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    The permissible exposure limit is 50 micrograms per cubic meter of air, averaged over an 8 hour period. Blood sampling limit level is 40 microgram per deciliter. If it goes over 50, you are required to be removed from the job, with medical removal protection, meaning the employer has to keep paying you and give you a job with no lead exposure.
     
  7. Jabba

    Jabba Oregon Member

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    I should add, this is from the OSHA standards for the construction industry, so if you're not doing "construction" than a different book would apply, but I don't see why the levels would be different. It's the most boring reading you can imagine, even the dictionary's better.
     
  8. deen_ad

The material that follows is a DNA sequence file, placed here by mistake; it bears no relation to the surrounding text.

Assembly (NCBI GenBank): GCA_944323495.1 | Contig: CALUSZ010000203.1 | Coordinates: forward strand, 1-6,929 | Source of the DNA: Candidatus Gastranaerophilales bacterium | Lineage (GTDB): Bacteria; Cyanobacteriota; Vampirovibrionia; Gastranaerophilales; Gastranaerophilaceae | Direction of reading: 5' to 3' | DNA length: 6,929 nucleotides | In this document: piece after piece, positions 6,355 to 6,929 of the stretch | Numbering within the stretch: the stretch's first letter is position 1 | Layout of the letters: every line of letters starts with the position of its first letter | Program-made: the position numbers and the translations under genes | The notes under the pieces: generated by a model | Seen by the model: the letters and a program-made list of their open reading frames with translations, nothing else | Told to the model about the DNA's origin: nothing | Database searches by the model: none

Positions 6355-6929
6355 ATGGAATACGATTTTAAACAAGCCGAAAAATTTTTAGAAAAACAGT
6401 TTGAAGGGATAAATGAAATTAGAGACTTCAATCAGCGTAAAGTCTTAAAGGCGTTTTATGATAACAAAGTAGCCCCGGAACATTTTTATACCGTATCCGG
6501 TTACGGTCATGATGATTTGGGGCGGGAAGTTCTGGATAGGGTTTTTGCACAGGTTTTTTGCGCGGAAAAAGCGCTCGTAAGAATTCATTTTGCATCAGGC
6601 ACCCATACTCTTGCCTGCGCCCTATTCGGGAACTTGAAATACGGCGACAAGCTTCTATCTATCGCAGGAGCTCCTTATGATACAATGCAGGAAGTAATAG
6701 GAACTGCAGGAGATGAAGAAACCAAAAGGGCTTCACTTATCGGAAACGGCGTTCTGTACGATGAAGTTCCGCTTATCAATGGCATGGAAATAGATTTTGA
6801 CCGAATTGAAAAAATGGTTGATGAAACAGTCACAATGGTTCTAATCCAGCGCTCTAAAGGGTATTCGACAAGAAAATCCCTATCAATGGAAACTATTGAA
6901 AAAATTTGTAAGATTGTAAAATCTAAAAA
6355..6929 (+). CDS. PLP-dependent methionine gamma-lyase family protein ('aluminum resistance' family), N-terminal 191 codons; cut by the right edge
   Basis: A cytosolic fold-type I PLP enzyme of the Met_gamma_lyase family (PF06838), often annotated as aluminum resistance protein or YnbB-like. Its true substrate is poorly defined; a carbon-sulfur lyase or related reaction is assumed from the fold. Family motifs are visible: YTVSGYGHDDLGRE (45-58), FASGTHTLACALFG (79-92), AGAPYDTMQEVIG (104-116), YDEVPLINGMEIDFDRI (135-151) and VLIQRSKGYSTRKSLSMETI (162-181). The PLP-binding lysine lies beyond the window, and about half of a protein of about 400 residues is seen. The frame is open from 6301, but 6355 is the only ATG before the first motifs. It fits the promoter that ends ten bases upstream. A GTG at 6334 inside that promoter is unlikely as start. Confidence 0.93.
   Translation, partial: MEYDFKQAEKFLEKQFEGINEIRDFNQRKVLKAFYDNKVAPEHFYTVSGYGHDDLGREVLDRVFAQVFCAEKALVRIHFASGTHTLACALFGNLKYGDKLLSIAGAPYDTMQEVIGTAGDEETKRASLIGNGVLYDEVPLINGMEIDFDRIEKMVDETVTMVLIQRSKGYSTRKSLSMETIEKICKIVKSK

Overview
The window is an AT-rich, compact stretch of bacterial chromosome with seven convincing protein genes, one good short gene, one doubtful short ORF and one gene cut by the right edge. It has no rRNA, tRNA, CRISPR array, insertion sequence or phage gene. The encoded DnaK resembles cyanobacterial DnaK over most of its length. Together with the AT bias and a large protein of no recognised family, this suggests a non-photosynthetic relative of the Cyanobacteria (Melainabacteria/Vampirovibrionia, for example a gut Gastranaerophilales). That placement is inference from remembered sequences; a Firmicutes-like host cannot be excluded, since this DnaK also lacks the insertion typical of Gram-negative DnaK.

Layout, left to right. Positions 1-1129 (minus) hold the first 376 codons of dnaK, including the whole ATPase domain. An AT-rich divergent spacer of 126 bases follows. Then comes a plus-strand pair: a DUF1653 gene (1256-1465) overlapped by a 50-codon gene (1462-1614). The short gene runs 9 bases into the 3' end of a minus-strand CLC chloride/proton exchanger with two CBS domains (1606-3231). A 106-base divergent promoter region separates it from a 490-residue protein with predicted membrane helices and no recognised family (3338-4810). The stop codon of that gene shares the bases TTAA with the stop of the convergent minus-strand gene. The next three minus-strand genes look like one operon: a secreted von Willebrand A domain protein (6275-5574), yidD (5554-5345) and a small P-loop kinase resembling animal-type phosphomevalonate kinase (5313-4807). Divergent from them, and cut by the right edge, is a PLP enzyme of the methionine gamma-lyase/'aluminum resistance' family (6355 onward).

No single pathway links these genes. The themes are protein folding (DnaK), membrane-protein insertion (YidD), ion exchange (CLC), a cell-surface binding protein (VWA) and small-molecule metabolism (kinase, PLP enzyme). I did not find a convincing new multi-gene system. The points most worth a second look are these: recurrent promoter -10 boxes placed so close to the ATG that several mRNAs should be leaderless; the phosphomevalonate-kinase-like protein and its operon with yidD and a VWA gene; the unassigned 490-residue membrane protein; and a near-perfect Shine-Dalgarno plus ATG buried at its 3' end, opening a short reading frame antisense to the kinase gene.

deen_ad Vancouver, WA Well-Known Member

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    This is one of the latest "tactics" by the gun grabbers. One of our local ranges got turned into the EPA for lead contamination. The gun grabbing nuts wanted it shut down but the club was able to do ventilation changes.
    Lots of you here know the story better than I do.
     
  9. deen_ad

    deen_ad Vancouver, WA Well-Known Member

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    When I was on construction inspection for the WSDOT we had a "Specification Book", some 700-800 pages of small print. Also a good one to put you to sleep!